The $8 billion–plus ed tech industry has ballooned in recent years as tech tools flood K-12 and higher education to adapt classrooms now largely occupied by digital natives.
Microsoft Corp's announcement of a suite of new education products on Tuesday shows the company's determination to reverse a major shift that has taken place in U.S. classrooms in recent years: for most educators and school districts, Google's Chromebook is now the computer of choice.
Basically, this OS is a stripped-down version of Windows 10 with a particular eye for the challenges educators face. Schools can configure each computer simply by slotting in a USB stick with a set configuration on it, so redoing them each new school year will be a snap. The biggest compromise is what software you can use with the stripped-down version of the OS. Instead of running all apps, educators will only be able to download and use what’s in the Microsoft Store.
Several technology-driven trends are disrupting education systems around the world. Together, these trends are offering innovative solutions for a flawed system and contributing to more impactful learning experiences.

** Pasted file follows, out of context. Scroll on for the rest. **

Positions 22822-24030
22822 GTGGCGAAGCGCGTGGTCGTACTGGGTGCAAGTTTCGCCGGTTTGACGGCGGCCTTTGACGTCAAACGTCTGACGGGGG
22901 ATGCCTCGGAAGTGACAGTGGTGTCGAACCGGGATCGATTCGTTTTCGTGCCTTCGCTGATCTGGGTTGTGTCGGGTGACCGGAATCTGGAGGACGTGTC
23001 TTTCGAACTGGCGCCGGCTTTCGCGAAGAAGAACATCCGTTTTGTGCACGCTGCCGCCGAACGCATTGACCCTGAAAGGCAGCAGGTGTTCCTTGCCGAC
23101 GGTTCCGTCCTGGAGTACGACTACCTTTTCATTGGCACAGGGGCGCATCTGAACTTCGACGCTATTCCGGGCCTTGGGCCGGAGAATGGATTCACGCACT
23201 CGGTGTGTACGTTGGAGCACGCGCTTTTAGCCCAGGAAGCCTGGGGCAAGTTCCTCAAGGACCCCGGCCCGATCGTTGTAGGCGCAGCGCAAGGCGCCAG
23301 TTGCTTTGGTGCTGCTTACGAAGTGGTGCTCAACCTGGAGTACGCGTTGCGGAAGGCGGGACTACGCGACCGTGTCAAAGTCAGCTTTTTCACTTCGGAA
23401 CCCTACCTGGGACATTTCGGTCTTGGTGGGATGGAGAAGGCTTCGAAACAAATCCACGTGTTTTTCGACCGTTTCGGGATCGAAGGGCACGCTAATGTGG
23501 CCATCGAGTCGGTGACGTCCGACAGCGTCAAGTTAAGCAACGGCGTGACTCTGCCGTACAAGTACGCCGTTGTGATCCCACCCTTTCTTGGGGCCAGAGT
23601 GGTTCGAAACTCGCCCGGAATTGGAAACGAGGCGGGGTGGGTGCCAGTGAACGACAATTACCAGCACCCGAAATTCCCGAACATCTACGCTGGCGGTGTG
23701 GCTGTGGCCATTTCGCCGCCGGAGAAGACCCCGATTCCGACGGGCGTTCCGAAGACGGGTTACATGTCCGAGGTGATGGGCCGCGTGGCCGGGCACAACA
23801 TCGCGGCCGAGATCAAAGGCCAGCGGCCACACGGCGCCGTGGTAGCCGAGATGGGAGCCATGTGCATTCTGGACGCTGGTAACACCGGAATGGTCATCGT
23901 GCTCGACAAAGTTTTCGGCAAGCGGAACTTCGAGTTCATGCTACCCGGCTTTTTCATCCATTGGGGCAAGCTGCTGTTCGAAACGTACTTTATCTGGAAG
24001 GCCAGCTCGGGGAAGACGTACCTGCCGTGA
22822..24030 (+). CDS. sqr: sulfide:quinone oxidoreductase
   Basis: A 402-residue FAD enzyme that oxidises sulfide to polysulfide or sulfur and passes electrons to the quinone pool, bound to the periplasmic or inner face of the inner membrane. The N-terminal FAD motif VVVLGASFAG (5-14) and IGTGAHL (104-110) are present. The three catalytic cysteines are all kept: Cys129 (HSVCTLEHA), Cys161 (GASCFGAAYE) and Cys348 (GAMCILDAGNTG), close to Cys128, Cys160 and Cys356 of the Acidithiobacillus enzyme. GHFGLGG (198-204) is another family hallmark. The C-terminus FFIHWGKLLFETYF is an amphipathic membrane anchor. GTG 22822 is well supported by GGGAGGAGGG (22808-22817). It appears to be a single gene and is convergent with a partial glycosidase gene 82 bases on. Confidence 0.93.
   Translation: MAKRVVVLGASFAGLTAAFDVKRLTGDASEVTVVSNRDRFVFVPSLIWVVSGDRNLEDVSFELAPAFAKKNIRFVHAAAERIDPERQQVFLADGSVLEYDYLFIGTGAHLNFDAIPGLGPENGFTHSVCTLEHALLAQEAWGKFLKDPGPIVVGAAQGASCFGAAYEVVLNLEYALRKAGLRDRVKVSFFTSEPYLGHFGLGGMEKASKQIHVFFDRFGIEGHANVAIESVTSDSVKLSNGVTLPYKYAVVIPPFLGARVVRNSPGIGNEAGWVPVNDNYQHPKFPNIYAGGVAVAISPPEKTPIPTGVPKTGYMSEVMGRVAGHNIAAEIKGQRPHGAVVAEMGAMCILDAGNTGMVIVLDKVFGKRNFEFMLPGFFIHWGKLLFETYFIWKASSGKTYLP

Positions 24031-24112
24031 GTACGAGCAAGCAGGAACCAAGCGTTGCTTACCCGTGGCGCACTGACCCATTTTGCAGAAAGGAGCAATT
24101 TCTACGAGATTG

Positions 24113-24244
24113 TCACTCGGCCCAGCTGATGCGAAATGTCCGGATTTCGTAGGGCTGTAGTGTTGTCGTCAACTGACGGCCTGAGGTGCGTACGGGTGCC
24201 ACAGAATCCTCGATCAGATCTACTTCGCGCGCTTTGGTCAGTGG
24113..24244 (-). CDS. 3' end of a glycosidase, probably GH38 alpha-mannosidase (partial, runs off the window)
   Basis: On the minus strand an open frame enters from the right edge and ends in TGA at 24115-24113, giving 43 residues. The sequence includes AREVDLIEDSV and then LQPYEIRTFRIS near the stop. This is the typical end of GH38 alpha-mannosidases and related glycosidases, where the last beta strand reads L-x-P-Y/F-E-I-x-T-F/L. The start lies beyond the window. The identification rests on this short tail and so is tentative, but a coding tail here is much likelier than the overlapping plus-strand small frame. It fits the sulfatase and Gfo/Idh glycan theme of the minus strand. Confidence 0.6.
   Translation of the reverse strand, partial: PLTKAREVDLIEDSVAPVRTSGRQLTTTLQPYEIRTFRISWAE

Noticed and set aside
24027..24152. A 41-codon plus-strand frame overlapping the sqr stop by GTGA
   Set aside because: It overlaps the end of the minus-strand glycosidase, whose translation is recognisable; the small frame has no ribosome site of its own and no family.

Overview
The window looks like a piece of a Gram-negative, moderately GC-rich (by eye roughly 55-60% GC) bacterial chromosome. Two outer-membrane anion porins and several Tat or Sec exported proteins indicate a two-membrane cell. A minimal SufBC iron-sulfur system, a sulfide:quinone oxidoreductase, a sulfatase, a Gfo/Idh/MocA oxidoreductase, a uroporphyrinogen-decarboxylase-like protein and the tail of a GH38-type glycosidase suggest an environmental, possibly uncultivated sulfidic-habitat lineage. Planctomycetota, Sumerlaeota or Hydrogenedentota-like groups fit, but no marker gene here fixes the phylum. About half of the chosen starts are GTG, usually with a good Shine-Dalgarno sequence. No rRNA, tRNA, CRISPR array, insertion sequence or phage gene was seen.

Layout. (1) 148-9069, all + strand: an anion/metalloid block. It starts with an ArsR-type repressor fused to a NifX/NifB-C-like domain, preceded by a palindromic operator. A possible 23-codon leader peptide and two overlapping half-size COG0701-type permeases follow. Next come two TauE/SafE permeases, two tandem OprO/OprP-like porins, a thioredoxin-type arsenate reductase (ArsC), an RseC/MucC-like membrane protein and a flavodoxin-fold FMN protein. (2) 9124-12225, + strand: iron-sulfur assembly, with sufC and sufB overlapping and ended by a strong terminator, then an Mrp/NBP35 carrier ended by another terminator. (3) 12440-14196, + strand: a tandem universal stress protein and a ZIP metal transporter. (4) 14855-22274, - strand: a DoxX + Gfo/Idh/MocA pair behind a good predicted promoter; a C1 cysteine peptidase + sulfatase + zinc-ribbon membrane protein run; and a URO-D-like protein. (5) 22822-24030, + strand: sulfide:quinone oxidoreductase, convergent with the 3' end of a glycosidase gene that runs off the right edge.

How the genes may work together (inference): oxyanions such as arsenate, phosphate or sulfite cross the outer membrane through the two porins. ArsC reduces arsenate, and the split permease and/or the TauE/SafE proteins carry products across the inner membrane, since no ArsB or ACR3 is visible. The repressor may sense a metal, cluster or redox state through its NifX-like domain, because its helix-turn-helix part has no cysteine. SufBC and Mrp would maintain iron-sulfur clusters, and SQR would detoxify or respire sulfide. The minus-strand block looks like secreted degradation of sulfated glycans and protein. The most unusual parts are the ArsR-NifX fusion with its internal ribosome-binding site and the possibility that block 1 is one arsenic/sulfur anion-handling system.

While e-books have entered some classrooms, STEM instruction has remained unchanged for nearly as long as the subjects have been taught. With his interactive app, Weinberg, a PhD candidate at Carnegie Mellon University, hopes to inspire a new kind of classroom engagement.
For a variety of reasons, families like the Northups have turned to virtual schools for greater flexibility and individualization than a traditional brick-and-mortar school can provide. In Central Louisiana parishes, at least 337 students are served by virtual learning programs, according to enrollment numbers provided by LAVCA and University View Academy.
“Teachers have long understood the importance of instilling good citizenship in their students, focusing on social etiquette and how to treat people with respect in the course of their daily lives,” reads an article on Edudemic. “Today, though, it’s just as important that students understand what kinds of behaviors are acceptable online.”
The National Science Foundation is seeking to increase the pipeline of science, technology and engineering and math talent with investments in edtech startups that make such careers accessible - and cool - to underserved kids.